Jason waves it off, feeling a warmth creep into his heart. “Just Jason, please Al, I’ve been telling you for years.”

“And I’ve been telling you to take off your muddy shoes before you drag them all over the clean floors, Master Jason.” The older man replies with a pointed look at his boots and Jason feels himself duck his head sheepishly. An instinct, never quite lost and the familiarity of the situation forms a lump in his throat, as he hurries to peel off his boots. It’s true, there’s mud from god knows how many places around the world sticking to them. At this point they’re more dirt brown than black. He hasn’t even realised it, too used to hiding in crappy motel rooms and abandoned warehouses to care about the footprints he's leaving behind.

It’s awkward. Jason doesn’t know whether to hug him or to go for a handshake. In the end his insecurity wins over and he simply pushes his hands into his pockets, abandoning the rigid posture and relaxing his shoulders instead.

“Will you be staying this time?”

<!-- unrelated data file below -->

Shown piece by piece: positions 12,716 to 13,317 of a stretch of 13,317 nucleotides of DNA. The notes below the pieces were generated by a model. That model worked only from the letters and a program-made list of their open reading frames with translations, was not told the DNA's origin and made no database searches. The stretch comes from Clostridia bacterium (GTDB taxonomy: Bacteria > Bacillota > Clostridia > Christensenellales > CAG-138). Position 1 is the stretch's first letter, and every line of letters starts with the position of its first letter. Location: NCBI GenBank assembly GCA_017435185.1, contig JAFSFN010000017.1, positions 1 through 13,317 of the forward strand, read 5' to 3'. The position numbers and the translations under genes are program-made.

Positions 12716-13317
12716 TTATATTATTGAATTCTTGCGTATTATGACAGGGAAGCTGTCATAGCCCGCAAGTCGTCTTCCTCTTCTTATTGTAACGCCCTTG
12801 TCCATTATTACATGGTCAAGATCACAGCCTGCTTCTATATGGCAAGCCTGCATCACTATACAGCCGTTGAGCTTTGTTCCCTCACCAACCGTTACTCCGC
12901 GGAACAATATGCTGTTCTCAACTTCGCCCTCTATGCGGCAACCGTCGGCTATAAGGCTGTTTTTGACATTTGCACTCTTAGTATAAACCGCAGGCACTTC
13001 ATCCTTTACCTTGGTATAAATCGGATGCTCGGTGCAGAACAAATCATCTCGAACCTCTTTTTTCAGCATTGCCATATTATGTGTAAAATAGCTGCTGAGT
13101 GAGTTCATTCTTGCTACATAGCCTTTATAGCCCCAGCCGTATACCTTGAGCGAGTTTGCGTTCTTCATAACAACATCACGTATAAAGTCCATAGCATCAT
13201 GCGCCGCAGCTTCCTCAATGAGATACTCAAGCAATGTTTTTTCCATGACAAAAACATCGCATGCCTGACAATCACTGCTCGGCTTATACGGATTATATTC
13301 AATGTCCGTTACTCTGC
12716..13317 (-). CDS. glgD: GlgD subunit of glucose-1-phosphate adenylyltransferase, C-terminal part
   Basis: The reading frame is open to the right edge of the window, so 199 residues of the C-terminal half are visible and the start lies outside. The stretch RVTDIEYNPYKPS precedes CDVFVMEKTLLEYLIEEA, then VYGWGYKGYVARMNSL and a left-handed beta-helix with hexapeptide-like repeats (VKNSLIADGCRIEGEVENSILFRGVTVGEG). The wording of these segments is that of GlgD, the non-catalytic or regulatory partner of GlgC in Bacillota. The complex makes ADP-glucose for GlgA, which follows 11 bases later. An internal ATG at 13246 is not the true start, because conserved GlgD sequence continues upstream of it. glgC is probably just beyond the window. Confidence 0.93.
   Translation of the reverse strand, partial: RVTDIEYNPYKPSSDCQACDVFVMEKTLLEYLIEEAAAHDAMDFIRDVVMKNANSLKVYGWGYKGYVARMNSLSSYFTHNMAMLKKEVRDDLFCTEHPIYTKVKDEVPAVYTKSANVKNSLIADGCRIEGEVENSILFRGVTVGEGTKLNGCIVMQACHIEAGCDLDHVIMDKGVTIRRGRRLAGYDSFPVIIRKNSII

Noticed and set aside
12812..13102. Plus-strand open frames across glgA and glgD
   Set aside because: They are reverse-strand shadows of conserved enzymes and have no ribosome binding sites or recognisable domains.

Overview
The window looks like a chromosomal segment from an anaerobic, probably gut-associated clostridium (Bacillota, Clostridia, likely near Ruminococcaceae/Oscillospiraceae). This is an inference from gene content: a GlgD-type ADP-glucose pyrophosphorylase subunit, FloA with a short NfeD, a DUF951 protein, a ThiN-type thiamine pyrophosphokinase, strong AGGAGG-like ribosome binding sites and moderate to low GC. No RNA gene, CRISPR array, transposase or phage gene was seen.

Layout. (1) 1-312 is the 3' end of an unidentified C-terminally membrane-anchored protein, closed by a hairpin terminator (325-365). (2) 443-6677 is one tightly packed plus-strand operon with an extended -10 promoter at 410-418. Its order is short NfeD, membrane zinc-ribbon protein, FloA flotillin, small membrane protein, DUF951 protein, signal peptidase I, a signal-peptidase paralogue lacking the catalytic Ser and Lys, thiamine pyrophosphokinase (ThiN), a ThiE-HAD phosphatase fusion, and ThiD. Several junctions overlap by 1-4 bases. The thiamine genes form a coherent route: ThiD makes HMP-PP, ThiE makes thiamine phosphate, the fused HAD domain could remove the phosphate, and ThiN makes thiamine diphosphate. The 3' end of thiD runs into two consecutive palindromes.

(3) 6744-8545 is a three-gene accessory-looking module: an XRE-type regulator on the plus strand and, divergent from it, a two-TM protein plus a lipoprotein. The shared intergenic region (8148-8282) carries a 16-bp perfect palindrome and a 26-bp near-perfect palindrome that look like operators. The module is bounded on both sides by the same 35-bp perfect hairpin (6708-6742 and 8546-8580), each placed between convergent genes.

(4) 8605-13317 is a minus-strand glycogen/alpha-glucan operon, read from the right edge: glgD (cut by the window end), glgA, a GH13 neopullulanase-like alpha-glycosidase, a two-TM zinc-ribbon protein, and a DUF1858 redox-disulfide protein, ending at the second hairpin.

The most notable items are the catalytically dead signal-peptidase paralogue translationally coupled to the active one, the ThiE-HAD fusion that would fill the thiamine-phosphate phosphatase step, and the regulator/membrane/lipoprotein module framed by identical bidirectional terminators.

And Jason has no idea what to reply to that. No, his mind supplies, there’s no way he can stay here with the weight of the memories bearing heavily onto his shoulders. A part of him longs to stay, to be able to call this place home once more and it’s the same part that has made him return in the first place. “I don’t know.” He finally mutters through his tight throat, swallowing heavily as his gaze wanders past the butler to roam over the oh so familiar interior of the entrance hall. Nothing has changed, really. It’s like he’s been here just days ago. The same paintings, the same artful vases that he’s always found too tacky to have a place in Bruce’s home. And not a single speck of dust in sight. How Alfred manages to keep the place so clean without superpowers of his own is beyond him. “You still got some spare clothes that fit me?”